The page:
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[caption id="attachment_27836" align="alignright" width="108" caption="Chris Paris"][/caption]

Recent news reports portray California as one of the nation’s centers of clean-tech activity. This is evidenced by the state’s wide range of business activity in alternative energy -- ranging from solar to biomass to battery research.

Clean-tech business can mean jobs, prestige and an improved environment. Of course, just being clean isn’t enough. The numbers need to work as well, and there are forms of government assistance that can be leveraged to make them work.

In February 2009, Congress passed the American Recovery and Reinvestment Act of 2009 (ARRA), which, among many other things, created a program for payments for specified energy property in lieu of tax credits administered by the U.S. Treasury Department. This program is intended to spur activity in clean energy by expanding the availability of government incentives beyond institutional investors who had a “tax appetite” for certain tax credits and taxable losses created by accelerated depreciation.

Any taxpayer that owns and places qualifying energy property into service (or potentially a lessee if the property is in a lease transaction) may be eligible. The owner can apply for and receive payments as reimbursement of a portion, up to 30 percent, of the costs of the qualifying property. The costs submitted must be associated with specific qualifying energy property, which is determined based on guidance in the Internal Revenue Code, and reimbursement is available only for property used in a trade or business or held for the production of income.

In a typical example, a solar developer that owns and operates a solar installation can submit the qualifying costs of the project and receive a payment from the U.S. Treasury for 30 percent of those costs. By receiving this payment, the developer would be electing to forgo receipt of certain tax credits.

Based on current law, the program guidance is clear that construction must have started by Dec. 31, 2010 (and then must be completed by specified dates), for the qualifying costs to be eligible. Thus, for companies that have any form of energy property in development or are pondering undertaking such development, time is winding down to make decisions and get skin in the game.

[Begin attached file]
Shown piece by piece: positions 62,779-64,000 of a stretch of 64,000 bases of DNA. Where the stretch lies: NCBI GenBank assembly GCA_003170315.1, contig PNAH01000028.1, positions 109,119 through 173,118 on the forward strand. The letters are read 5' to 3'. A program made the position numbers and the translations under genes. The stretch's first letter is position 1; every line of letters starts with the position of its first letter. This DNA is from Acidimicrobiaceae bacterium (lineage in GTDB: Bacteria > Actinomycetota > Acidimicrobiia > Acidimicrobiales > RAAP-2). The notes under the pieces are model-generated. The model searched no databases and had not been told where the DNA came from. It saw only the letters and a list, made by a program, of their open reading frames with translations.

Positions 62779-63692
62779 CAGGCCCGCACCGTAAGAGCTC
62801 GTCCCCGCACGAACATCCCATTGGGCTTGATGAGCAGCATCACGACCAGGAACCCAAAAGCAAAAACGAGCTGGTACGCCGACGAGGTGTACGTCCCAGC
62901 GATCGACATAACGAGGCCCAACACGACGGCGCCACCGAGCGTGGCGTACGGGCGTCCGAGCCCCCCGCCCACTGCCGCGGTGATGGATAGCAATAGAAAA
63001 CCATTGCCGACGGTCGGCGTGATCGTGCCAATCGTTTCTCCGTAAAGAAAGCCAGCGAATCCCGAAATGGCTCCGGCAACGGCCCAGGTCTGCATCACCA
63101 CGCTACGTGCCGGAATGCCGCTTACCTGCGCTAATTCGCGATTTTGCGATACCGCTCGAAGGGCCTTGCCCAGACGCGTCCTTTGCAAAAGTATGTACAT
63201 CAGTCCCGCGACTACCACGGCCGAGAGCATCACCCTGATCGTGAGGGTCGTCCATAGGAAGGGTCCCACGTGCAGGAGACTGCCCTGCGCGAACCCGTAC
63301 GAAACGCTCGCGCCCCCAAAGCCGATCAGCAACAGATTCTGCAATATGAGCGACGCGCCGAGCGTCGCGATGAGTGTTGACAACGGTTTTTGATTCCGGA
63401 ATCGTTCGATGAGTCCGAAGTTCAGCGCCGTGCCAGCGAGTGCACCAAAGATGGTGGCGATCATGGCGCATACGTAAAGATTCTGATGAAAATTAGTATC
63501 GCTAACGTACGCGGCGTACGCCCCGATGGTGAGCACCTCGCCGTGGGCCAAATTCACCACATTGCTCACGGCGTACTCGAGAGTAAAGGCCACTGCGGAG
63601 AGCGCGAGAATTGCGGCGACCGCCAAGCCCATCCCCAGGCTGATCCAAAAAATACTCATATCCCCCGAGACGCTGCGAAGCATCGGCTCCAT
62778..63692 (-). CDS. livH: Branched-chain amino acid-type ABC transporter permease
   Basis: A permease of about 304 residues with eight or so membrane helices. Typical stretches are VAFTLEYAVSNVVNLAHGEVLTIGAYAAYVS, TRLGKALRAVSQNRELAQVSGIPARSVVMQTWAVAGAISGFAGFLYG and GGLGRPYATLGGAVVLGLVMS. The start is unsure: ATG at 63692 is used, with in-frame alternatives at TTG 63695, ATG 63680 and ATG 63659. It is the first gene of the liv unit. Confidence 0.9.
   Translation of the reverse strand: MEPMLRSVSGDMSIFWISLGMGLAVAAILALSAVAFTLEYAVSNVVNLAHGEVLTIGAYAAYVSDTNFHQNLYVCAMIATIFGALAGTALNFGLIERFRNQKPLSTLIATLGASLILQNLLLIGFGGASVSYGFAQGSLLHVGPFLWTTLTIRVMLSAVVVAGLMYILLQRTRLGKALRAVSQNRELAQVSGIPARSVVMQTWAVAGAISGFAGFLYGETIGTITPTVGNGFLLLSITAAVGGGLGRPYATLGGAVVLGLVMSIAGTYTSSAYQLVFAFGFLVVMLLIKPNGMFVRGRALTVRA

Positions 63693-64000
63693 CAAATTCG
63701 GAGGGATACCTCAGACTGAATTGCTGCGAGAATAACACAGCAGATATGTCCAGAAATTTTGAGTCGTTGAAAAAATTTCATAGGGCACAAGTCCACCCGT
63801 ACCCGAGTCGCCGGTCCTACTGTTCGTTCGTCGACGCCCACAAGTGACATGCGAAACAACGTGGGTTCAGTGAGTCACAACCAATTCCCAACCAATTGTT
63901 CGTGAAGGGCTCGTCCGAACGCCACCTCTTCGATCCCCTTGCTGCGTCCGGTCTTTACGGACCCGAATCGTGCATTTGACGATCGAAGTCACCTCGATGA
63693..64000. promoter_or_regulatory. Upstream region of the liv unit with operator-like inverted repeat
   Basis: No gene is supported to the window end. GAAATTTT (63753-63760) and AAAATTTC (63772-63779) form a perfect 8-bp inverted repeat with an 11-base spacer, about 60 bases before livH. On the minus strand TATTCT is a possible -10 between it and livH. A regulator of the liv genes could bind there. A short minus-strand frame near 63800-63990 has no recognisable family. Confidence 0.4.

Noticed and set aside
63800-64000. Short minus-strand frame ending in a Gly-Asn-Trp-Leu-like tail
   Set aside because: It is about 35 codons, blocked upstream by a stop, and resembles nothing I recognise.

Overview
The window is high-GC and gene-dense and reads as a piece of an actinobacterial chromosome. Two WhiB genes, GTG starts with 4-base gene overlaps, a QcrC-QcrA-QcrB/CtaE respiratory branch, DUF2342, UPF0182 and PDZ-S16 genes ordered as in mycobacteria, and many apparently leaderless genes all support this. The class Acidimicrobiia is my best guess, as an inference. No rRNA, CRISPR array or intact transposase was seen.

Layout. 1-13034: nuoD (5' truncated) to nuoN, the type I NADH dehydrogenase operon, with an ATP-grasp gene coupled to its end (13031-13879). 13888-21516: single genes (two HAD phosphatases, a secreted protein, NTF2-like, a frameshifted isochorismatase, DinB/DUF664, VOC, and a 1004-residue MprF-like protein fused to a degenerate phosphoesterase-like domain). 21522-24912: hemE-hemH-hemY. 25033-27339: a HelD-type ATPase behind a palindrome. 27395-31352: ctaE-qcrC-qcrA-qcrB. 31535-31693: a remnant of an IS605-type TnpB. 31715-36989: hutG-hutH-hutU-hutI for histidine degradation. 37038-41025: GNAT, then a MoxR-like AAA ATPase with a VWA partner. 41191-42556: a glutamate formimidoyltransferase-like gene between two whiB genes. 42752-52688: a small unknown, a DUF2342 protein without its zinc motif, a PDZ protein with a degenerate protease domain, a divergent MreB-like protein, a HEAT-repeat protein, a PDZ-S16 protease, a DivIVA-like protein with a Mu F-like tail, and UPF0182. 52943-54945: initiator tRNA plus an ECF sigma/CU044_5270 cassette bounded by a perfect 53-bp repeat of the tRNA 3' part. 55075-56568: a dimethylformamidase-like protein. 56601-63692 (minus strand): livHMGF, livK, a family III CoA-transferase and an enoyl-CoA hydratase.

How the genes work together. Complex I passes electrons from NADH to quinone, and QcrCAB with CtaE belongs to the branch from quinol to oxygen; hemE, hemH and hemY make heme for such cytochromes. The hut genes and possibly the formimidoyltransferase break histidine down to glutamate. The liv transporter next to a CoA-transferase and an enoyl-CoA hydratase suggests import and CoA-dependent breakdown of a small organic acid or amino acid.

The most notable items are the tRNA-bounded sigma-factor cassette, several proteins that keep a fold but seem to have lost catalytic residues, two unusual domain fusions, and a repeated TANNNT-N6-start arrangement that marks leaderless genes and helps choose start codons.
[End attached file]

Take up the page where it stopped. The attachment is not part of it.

If you’re considering taking advantage of the ARRA incentive program, know your plans and understand the guidance and whether reimbursement may be available. As stated above, eligible property under the program includes only specified energy property that’s used in a trade or business or held for the production of income. It doesn’t include residential activity.

How do you demonstrate that your project has met the Dec. 31 deadline? The Treasury Department has provided some guidance. One way is to begin physical work of a significant nature, and the other is to meet a 5 percent safe-harbor test. For either path, it’s imperative to have the information available to show the qualifying threshold was met by the deadline.

For companies that see potential in this reimbursement program, the Treasury Department’s website, www.treas.gov/recovery/1603.shtml, has good information about the program. It’s also important to note that if your company can’t qualify for a grant under the Treasury program, it may still be able to qualify for tax credits.

The cash in lieu of credit program reduces the complexities surrounding a property owner’s ability to use energy credits and taxable losses (passive loss limitations, at-risk rules, Alternative Minimum Tax, etc.). To learn more, speak with your lawyer or accountant or with other companies that have already applied for reimbursements under the program.

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Chris Paris is a senior manager at Moss Adams LLP. He may be reached at 707-535-4113 or chris.paris@mossadams.com.